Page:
A question about gender

A four-day old article in TechCrunch talks about the digital divide in America in light of a recent survey of Internet behavior from the Pew Internet & American Life Project. The results of the survey look like this (as usual the formatting of this blog is too narrow, so you'll probably have to click through to actually see what's going on here. I'll get around to widening the format sometime.)
Arrington wonders:

"Is the switch off factor strictly a question of Age? The study found that the Top 8% are young, ethnically diverse, and mostly male (70%). The median age of the Top 8% is 28 with more than half of them under the age of 30. The bottom 15% was not surprisingly older, with a median age of 64 – and as a group reported the lowest levels of household income. And yet this group isn’t entirely switched off: 82% watch TV everyday and 76% have cable or satellite service, and collectively had the highest levels of watching TV or listening to radio of any group in the study; it’s just that there not using Web 2.0."

I think Arrington is partially right - age certainly has something to do with it, but this is most likely a generational issue. The younger generations that grew up with technology are just more comfortable with it and certainly won't start becoming more crotchety about it as they grow older.

I think the surprising statistic is that 70% of the top users are male. You would imagine that in an age where women are outperforming men in higher education, they would be doing equally well in their utilization of technology, or at least their ability to understand how to use it. If that's true, then why are the top users predominantly male?

It's possible that there's a Larry Summer's like answer here - that men are naturally more gifted with technology, etc. But I think that the answer is probably a bit more subtle. My guess is that it's simply another generational issue. Given that the median top user age is about 28, that means that most of these people grew up when computer usage was still equated with pocket protectors, command line prompts, thick-rimmed glasses (before Rivers Cuomo made them into a hipster fashion statement), and a heavy dose of asocial behavior. Computer usage was not equated with self-expression, finding friends, music/movies, and all of this other jazz that Web 2.0 entrepeneurs and Apple are trying to push. At the time, there was probably a social stigma against girls/women using computers and I'm guessing this has had a pretty heavy impact on the number of technologically inclined women. Of the ones that are out there now, I'm guessing that they just happen to be smart enough to have gotten it anyway, without needing to be brought up with it.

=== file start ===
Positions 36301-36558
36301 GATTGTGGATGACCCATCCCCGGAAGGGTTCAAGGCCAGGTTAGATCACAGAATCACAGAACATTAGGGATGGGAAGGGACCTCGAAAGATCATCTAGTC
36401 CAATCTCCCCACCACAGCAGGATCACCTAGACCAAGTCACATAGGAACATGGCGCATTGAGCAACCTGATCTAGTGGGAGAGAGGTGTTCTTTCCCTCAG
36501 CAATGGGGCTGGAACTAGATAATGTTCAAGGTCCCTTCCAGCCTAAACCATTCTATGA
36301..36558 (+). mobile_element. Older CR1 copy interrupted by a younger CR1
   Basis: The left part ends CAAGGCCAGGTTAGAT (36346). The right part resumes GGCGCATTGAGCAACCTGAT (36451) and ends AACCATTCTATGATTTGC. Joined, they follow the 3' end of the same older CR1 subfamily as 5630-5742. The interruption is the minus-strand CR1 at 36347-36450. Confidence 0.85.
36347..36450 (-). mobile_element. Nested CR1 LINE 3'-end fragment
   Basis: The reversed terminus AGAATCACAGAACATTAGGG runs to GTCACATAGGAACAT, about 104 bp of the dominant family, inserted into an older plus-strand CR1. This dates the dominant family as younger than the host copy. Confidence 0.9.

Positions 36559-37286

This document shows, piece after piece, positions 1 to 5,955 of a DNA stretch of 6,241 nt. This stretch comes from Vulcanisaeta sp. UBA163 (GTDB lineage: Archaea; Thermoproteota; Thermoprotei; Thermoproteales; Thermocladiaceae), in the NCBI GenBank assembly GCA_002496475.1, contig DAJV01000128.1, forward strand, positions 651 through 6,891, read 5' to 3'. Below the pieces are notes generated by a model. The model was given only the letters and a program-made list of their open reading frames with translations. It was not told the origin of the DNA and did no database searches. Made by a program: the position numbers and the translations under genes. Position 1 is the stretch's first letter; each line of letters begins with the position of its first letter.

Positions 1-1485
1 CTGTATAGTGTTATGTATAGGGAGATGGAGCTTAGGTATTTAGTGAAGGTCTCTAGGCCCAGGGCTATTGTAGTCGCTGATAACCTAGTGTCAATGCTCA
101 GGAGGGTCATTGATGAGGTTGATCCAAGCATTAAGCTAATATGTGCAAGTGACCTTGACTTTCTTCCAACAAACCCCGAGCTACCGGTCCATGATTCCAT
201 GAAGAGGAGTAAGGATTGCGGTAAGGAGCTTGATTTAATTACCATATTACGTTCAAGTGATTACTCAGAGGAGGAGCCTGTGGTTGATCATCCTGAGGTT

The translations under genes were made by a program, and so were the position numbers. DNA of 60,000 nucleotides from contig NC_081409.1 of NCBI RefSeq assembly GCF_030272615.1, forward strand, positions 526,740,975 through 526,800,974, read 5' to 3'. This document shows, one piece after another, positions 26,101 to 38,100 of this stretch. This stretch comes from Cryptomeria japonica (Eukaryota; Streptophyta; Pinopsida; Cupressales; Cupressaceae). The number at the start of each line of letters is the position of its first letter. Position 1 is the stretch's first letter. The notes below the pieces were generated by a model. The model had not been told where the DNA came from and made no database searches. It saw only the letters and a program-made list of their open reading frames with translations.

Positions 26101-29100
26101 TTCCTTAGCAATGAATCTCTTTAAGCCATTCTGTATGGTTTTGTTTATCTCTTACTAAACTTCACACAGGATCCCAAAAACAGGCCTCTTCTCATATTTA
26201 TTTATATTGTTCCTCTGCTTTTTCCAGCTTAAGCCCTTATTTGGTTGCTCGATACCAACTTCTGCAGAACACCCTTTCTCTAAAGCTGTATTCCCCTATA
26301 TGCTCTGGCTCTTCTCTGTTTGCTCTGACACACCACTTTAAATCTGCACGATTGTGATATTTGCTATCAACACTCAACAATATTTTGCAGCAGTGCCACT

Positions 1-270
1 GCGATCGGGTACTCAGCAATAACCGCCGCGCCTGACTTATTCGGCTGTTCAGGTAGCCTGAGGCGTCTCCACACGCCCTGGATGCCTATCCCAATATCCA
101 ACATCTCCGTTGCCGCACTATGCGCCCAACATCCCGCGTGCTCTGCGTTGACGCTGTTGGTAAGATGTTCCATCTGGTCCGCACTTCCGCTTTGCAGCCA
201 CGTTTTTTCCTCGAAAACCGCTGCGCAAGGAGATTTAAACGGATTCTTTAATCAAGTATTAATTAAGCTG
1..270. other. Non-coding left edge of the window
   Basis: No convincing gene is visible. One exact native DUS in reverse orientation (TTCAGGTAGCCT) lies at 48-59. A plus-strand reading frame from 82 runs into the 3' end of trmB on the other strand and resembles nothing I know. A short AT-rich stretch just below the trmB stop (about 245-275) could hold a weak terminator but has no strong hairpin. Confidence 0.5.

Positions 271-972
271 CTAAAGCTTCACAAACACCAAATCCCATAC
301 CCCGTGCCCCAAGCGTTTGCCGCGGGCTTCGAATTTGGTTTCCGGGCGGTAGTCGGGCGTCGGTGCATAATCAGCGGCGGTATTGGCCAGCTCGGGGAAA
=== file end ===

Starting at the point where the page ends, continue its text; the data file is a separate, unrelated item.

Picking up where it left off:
Now, in a time when you can't be New York hipster cool if you don't have your own MacBook, website, and MySpace/facebook profile, I'm guessing this gender bias will fade away. It will be interesting to see how the technological profiles of the next generation shape up and its affect on the next wave of technology.


  1. Anonymous said...

    Technological prowess has as little to do with intelligence as does facility with any other hard science. I agree that stigma may have something to do with the gender gap in technology usage. I also think that it has to do with native preferences. Whether one is male or female, when one is genuinely interested in the technology, there will follow the intrepidness and dedication necessary to master the concepts underlying computational linguistics.

    I do think the gap is generational as well, with little actual basis in gender. One exception I know of is my grandmother, who in her retirement has taught herself several programming languages as well as how to build a hard-drive. She did so because she enjoyed the challenge and because the interest was there. Now she is the resource for her senior ladies' club on all things tech-related.  


Copyright 2006| Blogger Templates by GeckoandFly modified and converted to Blogger Beta by Blogcrowds.
No part of the content or the blog may be reproduced without prior written permission.